For all its newness and endlessly hip eateries and breweries, Denver has not forgotten its history. The art deco Mayan Theater (110 Broadway) was built in 1930 and meticulously restored in 1986 to a three-screen movie house showing the best in indie and mainstream films. For the rarity factor, it’s one of only three remaining Art Deco Mayan Revival style theaters in the country. The Skylark Lounge (140 S. Broadway), built in the 40s, is another throwback — a mainstay of the Broadway corridor, the bar and poolroom hearken back to years gone by with vintage movie posters, photos, and decor.
Although beer is the drink of choice in this town, wine-lovers won’t go wanting. In fact, Balistreri Vineyards (1946 E 66th Ave) is located right in the city, a family-owned winery run by, you guessed it, the Balistreri’s. The family emigrated from Sicily early in the 1900s, and today John, his wife Birdie, and daughter Julie still greet guests and perform tastings. Infinite Monkey Theorem (3200 Larimer St) is a more modern vino haven where wine is canned for a more casual approach to the finer things in life — Denver in a nutshell.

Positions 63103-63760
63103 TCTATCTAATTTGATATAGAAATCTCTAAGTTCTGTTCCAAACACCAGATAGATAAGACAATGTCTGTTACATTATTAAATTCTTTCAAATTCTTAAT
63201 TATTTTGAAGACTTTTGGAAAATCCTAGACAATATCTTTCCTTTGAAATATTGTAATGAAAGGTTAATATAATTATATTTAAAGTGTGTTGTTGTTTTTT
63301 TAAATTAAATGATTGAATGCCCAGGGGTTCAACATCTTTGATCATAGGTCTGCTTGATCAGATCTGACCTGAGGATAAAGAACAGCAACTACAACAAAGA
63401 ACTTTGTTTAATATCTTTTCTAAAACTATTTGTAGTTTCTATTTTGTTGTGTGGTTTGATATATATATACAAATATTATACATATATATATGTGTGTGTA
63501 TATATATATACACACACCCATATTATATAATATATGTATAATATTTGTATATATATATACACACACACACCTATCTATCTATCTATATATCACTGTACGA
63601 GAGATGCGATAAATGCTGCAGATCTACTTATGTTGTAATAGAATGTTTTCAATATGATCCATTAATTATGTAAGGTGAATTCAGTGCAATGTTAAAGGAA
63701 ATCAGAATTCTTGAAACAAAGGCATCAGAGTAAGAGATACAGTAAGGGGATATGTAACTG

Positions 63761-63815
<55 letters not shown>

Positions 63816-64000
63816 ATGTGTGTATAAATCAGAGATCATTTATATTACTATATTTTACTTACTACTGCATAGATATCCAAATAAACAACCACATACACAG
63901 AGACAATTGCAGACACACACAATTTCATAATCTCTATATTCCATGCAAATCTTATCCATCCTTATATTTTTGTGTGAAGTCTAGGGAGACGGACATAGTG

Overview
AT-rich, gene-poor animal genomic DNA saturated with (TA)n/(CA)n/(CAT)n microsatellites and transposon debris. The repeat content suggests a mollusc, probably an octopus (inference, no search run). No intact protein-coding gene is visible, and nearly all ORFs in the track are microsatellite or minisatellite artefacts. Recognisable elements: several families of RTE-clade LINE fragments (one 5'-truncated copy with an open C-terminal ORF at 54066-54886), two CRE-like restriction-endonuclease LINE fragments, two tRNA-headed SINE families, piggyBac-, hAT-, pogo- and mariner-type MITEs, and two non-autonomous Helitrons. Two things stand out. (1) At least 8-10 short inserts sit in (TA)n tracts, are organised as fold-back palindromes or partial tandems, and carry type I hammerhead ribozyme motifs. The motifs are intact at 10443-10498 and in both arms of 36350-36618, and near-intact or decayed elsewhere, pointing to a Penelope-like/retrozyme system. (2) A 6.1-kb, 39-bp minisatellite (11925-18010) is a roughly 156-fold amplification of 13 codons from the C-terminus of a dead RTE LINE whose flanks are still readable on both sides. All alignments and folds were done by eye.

Strolling the South Broadway neighborhood yields some of the city’s most interesting shopping. Antique Row houses shops like Spencer House Antiques (1420 S Broadway), a favorite for English Victorian-era furniture, while Gallagher Books (1454 S Broadway) is a go-to for rare and out of print volumes — bookworms beware of being sucked in. Outside Antique Row, boutiques abound, like Ironwood (14 S Broadway), which feels like a modern-day apothecary with taxidermied butterflies and rambunctious plants overflowing from unique vessels.
Not like that, guys (though Denver is a prime choice if that is your goal). To feel like you’ve truly been to the Mile High City, climb the west steps of the Colorado State Capitol (200 E. Colfax) to stand at exactly 5,280 feet above sea level, then take in the panoramic vista of the snow-capped peaks from the rotunda, where it’s illegal to block the view of the 200 named mountains visible from the dome. Once you’ve checked that off your list, head to The Rooftop at Coors Field (2001 Blake St) to toast to a trip well spent in Denver.